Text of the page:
How To Take A Good Headshot

Portraitures and head shots are two very similar avenues.  Every photographer worth his salt should know how to make good headshots. This technique comes in handy when shooting weddings, engagements, family photos and even when you are shooting for fun. They can make you some residual income the whole year round. That is, if you know how to use your camera and lens. The best thing is, you probably have all that you need in order to make great head shots.

The perfect focal length

Well, if you ask 10 professional photographers – what would be the ideal focal length for headshots? 9 out of 10 will reply back – it is the 85mm. The 85mm has a cult following. If you then follow up with another question – Why? The reply will ostensibly be – the 50mm is too short and the 105mm is too long.

I personally believe that both the 85mm and the 105mm works. If you have a zoom lens like the 24-70mm or the 70-200mm you can be a bit creative and experiment with the many focal lengths possible with your lens. Yes, I wouldn’t shy away from using something like the 70mm. Especially, if I have a crop camera to shoot with. The 70mm will become the 35mm equivalent of 105mm.

Reasons for using a long lens

An important reason for using a long lens is that a longer lens slims the face down and quite effectively takes away some pounds off the face. In combination with the right camera angle, you can create a headshot image that is bound to look a lot better.

The other thing is that a headshot focuses on the subject’s face and that means you need to leave out anything that does not add to the face. I will probably keep portions of a nice hat that the subject might be wearing, or a fine piece of jewelry wrapped around her neck or earrings hanging down from her ears. But then the focus would still remain the face and not the accessories around it. To achieve that I need to pull in tight. A longer lens allows me to do just that.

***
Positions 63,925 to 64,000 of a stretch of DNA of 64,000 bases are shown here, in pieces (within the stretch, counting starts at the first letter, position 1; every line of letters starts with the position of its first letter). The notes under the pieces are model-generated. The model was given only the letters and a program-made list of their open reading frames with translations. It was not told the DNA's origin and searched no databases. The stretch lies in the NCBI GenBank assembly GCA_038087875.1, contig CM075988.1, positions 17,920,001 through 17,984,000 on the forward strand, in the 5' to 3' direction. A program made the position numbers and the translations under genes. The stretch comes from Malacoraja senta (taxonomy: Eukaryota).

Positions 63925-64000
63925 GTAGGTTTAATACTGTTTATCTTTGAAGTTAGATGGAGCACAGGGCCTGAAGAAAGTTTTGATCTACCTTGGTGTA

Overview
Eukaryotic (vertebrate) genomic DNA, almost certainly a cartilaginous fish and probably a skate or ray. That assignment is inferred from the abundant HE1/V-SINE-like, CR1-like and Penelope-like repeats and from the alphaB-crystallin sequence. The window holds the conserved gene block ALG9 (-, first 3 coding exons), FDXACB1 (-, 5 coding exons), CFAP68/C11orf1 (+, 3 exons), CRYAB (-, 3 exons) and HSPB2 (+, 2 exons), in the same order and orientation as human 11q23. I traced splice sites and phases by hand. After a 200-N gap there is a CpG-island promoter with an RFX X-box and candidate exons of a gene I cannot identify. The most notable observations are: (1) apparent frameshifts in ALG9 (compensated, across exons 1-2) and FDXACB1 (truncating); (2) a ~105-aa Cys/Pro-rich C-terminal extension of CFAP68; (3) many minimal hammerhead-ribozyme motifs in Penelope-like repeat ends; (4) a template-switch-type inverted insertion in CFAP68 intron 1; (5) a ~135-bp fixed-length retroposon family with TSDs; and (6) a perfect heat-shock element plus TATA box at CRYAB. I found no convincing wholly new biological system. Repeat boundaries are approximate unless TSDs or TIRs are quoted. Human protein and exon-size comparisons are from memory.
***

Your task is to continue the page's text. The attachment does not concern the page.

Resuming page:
The right camera angle

You want your female subjects to appear, well, feminine, and your male subjects to appear masculine. I know you must be thinking, does that even need a mention? How hard can that ever be? Well, the camera angle is what makes that possible and not just the subject alone. I have seen far too many headshots where the subject appear strange.

Re-evaluate some of your older images and compare them with headshots from stock photo websites. You would realize that they have not turned out quite the way you thought they have. The reason is the camera angle. Sure the stock shooter may have used an infinity cove and he probably had the best equipment to shoot with, but all things aside look at the subject’s face. A female subject should be photographed with chin down. That makes her appear more feminine.

On the other hand a male subject should be photographed with chin up. That makes him appear more masculine.

Where to focus?